• A. 

      Different demographic variables (i.e. age, gender) to understand what different groups think about the same issue (disaggregation)

    • B. 

      Different levels of satisfaction (segmentation)

  • 8. 
    We compare our responses (This is rare! The field is just getting going. Click here to find resources to help you benchmark.)
    • A. 

      With past responses to assess change over time (benchmarking)

    • B. 

      With those of our peers in the sector (benchmarking)

    • C. 

      With other sources of data, including narrative feedback (i.e. interviews, focus groups) and outcome data (i.e. employment rate, infrastructure improvement) (triangulation)

  • 9. 
    We summarize the responses in clear conclusions and simple visual representations that maximize understanding. 
    • A. 

      Never

    • B. 

      Sometimes

    • C. 

      Always

  • 10. 
    When sharing our findings we publish the feedback on an easily accessible public platform. 
    • A. 

      After Some Delay

    • B. 

      Quickly

    • C. 

      In Real Time

  • 11. 
    When learning more about our results, 
    • A. 

      We hold open conversations with constituents about our findings

    • B. 

      We talk with respondents to understand the motivations, causes, and reasons for the responses

  • 12. 
    When discussing the results of the feedback,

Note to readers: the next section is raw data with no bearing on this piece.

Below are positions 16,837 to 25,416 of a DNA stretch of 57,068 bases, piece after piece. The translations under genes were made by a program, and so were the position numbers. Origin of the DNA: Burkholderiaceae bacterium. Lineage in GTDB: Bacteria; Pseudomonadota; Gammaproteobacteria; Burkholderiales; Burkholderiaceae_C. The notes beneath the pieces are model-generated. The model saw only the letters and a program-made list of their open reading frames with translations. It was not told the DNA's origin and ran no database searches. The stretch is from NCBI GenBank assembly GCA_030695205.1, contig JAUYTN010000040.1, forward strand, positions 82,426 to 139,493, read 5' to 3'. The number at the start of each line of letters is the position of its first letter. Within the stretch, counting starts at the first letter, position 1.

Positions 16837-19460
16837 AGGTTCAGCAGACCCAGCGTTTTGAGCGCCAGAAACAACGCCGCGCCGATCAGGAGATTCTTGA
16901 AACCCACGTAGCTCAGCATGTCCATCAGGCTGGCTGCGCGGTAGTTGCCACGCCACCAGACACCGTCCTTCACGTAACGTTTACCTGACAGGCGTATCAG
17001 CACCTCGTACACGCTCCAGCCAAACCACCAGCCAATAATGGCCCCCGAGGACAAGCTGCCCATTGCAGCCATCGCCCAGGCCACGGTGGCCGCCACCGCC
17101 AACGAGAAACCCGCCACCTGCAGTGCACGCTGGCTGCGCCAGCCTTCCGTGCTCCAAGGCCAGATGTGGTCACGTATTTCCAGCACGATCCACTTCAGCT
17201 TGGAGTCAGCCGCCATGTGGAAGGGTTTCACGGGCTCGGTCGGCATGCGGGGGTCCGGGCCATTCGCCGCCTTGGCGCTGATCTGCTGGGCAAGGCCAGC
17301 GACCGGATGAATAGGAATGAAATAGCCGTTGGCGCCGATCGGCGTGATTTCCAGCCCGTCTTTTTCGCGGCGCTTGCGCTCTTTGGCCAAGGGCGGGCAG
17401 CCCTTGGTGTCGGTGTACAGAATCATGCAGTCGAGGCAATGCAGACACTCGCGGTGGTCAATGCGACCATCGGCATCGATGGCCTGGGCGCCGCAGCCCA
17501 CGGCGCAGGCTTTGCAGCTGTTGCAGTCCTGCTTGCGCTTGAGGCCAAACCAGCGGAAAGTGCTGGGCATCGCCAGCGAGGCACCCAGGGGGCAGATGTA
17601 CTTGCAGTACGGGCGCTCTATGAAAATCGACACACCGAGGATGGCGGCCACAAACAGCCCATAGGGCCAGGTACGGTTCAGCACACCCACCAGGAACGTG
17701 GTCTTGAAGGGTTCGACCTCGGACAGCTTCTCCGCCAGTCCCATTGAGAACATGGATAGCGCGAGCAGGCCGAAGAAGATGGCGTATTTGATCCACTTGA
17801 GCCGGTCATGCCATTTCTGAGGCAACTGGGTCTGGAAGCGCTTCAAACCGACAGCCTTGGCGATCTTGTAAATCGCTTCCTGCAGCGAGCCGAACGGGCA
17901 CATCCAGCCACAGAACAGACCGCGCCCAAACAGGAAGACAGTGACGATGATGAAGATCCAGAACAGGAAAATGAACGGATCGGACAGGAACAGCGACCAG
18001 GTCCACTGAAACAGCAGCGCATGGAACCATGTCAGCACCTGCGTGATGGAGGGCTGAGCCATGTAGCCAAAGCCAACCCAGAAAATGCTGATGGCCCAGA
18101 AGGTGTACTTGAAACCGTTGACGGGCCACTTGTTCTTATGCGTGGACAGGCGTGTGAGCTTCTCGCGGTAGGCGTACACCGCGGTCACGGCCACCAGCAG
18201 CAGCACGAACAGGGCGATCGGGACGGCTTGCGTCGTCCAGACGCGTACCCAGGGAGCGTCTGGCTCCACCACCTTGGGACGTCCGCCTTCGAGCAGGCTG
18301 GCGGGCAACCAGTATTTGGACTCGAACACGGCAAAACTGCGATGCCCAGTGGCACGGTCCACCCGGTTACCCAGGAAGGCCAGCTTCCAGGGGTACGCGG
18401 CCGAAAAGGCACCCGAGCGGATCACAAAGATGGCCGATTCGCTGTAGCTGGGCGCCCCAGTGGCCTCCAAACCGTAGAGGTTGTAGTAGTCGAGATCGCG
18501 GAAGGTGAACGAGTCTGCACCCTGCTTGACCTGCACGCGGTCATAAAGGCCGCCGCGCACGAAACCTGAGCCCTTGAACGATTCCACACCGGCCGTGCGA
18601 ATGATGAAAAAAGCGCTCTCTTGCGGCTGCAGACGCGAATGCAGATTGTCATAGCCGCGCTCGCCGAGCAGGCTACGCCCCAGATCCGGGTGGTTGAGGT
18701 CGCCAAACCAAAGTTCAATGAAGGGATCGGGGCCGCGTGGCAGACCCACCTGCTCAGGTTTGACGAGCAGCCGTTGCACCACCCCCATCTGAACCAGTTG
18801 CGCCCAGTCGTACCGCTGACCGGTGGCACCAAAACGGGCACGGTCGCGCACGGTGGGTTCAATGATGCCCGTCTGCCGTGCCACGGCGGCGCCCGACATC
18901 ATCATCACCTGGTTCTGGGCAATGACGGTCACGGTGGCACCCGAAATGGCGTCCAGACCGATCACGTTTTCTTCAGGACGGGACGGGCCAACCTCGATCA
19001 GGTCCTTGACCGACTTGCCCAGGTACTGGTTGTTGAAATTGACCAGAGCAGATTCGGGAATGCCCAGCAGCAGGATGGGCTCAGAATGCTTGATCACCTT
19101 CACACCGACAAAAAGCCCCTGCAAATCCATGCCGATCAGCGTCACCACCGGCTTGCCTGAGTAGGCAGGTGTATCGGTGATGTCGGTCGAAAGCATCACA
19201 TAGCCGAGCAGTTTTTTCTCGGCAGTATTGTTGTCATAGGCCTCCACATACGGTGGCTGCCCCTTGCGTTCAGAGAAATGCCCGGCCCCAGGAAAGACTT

• A. 

      We engage all key decision makers and ask them to think about what the feedback is saying and how they would respond

    • B. 

      We talk with a representative sample of constituents to help us understand how accurately the responses reflect local opinion

    • C. 

      We encourage decision-makers and constituents to co-create actionable recommendations and timelines

    • D. 

      If there are disagreements, we have decision-makers and constituents explain to each other why certain changes are not feasible

  • 13. 
    The service-providing organization has experience in making small, iterative steps and testing them before making larger changes. 
    • A. 

      Never

    • B. 

      Sometimes

    • C. 

      Always

  • 14. 
    When we talk with decision-makers (i.e. those who can change services)
    • A. 

      We present and propose specific changes

    • B. 

      We agree on practical ways of improving the service or relationship

    • C. 

      We see timely responses to our recommendations

  • 15. 
    We monitor whether the feedback has led to action and improvement by
    • A. 

      Following up with the decision-makers on their progress

    • B. 

      Checking to see that this progress is reported back to the constituents

    • C. 

      Monitoring responses to see if the constituents agree that the issue has been addressed

    • D. 

      Asking constituents whether the corrected response is sufficiently working

    • E. 

      Supporting decision-makers in institutionalizing the feedback loop